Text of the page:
KEYES Network - Austin-North Lawndale28320371.73Closing
PERSHING MIDDLEES Network - Burnham Park17512571.43Closing Staying
FERMIES Network - Burnham Park19013068.42Closing
LAFAYETTEES Network - Fulton30319965.68Closing
HERBERTES Network - Fulton20112763.18Closing Staying
VON HUMBOLDTES Network - Fulton26516261.13Closing
HENSONES Network - Austin-North Lawndale19610754.59Closing
POPEES Network - Austin-North Lawndale1437149.65Closing
RYERSONES Network - Garfield-Humboldt32616149.39Closing Staying
WEST PULLMANES Network - Lake Calumet23510544.68Closing
WOODSES Network - Englewood-Gresham27411441.61Closing
KOHNES Network - Rock Island32713039.76Closing
DUMAS TECH ACADES Network - Burnham Park2419338.59Closing Staying
LAWRENCEES Network - Lake Calumet31912338.56Closing Staying
MAYES Network - Austin-North Lawndale38614537.56Closing Staying
BANNEKERES Network - Englewood-Gresham2619034.48Closing Staying
ALTGELDES Network - Englewood-Gresham33611433.93Closing Staying
MARCONIES Network - Garfield-Humboldt1775933.33Closing
SONGHAIES Network - Lake Calumet2588532.95Closing
DELANOES Network - Garfield-Humboldt2608131.15Closing Staying
MAYOES Network - Burnham Park3269830.06Closing Staying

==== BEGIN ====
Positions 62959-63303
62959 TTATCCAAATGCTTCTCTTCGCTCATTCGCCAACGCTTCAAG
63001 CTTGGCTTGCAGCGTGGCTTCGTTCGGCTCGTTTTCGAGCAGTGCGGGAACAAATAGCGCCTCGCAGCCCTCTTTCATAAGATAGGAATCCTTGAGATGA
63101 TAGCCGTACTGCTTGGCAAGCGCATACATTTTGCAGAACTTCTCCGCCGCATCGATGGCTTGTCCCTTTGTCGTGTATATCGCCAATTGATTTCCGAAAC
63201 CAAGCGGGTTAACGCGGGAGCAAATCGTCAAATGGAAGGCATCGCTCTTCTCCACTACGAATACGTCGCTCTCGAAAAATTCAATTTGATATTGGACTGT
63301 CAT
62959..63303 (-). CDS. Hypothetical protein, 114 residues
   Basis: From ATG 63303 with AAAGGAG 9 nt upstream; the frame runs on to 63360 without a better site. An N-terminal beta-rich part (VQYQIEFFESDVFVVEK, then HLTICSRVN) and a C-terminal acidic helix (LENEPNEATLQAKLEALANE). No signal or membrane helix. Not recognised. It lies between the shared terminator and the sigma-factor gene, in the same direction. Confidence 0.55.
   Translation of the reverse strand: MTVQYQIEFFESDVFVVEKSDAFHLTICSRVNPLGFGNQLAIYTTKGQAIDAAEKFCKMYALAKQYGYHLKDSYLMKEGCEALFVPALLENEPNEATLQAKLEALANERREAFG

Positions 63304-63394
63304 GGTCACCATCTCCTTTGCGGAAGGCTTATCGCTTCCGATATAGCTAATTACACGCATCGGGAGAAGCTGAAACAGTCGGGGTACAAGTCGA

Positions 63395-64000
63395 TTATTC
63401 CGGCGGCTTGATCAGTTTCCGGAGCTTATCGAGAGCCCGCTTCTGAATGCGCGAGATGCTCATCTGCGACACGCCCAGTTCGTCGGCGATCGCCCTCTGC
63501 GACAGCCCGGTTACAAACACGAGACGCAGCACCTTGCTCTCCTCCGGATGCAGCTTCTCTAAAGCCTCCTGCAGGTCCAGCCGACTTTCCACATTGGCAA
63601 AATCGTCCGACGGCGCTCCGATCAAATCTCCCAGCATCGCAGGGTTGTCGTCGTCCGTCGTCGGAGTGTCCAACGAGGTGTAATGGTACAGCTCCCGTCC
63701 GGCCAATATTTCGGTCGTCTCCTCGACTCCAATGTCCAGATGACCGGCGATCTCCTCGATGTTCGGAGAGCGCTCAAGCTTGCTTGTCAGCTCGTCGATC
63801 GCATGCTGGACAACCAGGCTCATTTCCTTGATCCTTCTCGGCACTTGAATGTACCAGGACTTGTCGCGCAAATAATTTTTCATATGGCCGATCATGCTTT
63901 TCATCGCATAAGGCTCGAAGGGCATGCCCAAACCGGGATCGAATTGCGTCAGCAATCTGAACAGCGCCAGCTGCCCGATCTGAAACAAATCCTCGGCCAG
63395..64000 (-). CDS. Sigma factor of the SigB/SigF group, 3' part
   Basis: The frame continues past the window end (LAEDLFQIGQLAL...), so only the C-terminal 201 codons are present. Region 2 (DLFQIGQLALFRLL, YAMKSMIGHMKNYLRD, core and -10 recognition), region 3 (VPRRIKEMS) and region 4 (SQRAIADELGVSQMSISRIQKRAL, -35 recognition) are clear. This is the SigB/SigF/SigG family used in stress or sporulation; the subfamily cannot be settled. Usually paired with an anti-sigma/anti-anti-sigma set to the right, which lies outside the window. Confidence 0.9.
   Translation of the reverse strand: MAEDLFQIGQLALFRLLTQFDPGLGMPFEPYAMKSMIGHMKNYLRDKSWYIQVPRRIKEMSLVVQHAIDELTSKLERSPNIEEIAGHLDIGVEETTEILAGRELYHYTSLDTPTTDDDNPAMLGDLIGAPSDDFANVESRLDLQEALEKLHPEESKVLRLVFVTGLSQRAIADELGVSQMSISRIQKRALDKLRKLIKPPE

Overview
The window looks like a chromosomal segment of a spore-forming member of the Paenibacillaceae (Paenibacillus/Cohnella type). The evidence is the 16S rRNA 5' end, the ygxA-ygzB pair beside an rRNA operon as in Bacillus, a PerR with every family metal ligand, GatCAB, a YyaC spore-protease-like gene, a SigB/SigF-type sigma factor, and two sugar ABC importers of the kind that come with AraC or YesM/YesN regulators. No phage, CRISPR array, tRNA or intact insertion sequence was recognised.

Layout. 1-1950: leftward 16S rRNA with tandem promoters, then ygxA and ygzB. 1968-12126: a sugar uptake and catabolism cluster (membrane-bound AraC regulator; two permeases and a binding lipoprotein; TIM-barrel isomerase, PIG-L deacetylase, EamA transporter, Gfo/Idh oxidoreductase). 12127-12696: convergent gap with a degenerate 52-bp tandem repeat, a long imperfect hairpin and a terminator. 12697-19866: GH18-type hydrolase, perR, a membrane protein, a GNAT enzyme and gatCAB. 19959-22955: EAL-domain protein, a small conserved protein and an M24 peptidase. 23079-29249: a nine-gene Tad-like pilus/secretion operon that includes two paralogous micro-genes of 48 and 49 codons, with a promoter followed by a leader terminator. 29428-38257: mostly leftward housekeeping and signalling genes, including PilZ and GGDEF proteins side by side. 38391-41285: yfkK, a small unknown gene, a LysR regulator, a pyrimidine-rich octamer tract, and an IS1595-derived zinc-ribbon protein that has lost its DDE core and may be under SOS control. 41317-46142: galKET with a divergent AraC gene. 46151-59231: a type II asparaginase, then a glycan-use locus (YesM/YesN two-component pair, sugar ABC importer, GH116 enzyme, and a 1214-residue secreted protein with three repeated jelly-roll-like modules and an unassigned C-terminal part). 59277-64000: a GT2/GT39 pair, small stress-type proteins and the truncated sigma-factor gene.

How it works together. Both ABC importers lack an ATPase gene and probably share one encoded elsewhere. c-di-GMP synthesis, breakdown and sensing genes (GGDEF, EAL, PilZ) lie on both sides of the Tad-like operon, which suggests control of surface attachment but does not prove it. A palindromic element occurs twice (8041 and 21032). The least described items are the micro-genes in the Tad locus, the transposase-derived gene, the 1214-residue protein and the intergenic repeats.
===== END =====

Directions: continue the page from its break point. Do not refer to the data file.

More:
PADEREWSKIES Network - Pilsen-Little Village1504127.33Closing
GARFIELD PARKES Network - Garfield-Humboldt1333526.32Closing
YALEES Network - Skyway1574126.11Closing
ROSSES Network - Burnham Park2726523.9Closing
MORGANES Network - Englewood-Gresham1573220.38Closing
OVERTONES Network - Burnham Park2865017.48Closing
GOLDBLATTES Network - Garfield-Humboldt2123616.98Closing
CALHOUNES Network - Garfield-Humboldt2364016.95Closing
BETHUNENetwork - AUSL3185316.67Closing
GOODLOWES Network - Englewood-Gresham2874616.03Closing Staying
DUPREYES Network - Fulton921415.22Closing
BONTEMPSES Network - Englewood-Gresham239239.62Closing
PARKMANES Network - Pershing153127.84Closing
KINGES Network - Fulton20452.45Closing
Placed Centrally:     
Buckingham & Near North95    
Preschool (3-Year-Olds)660    
Special Education Cluster Programs487    

Source: Chicago Public Schools

*"Closing Staying"refers to a situation in which the school will be closed (ie. all staff dismissed, school name retired) and the designated receiving school will relocate to the closed school's building. (For instance, Stockton closes. Courtenay, the receiving school, will relocate to the Stockton building).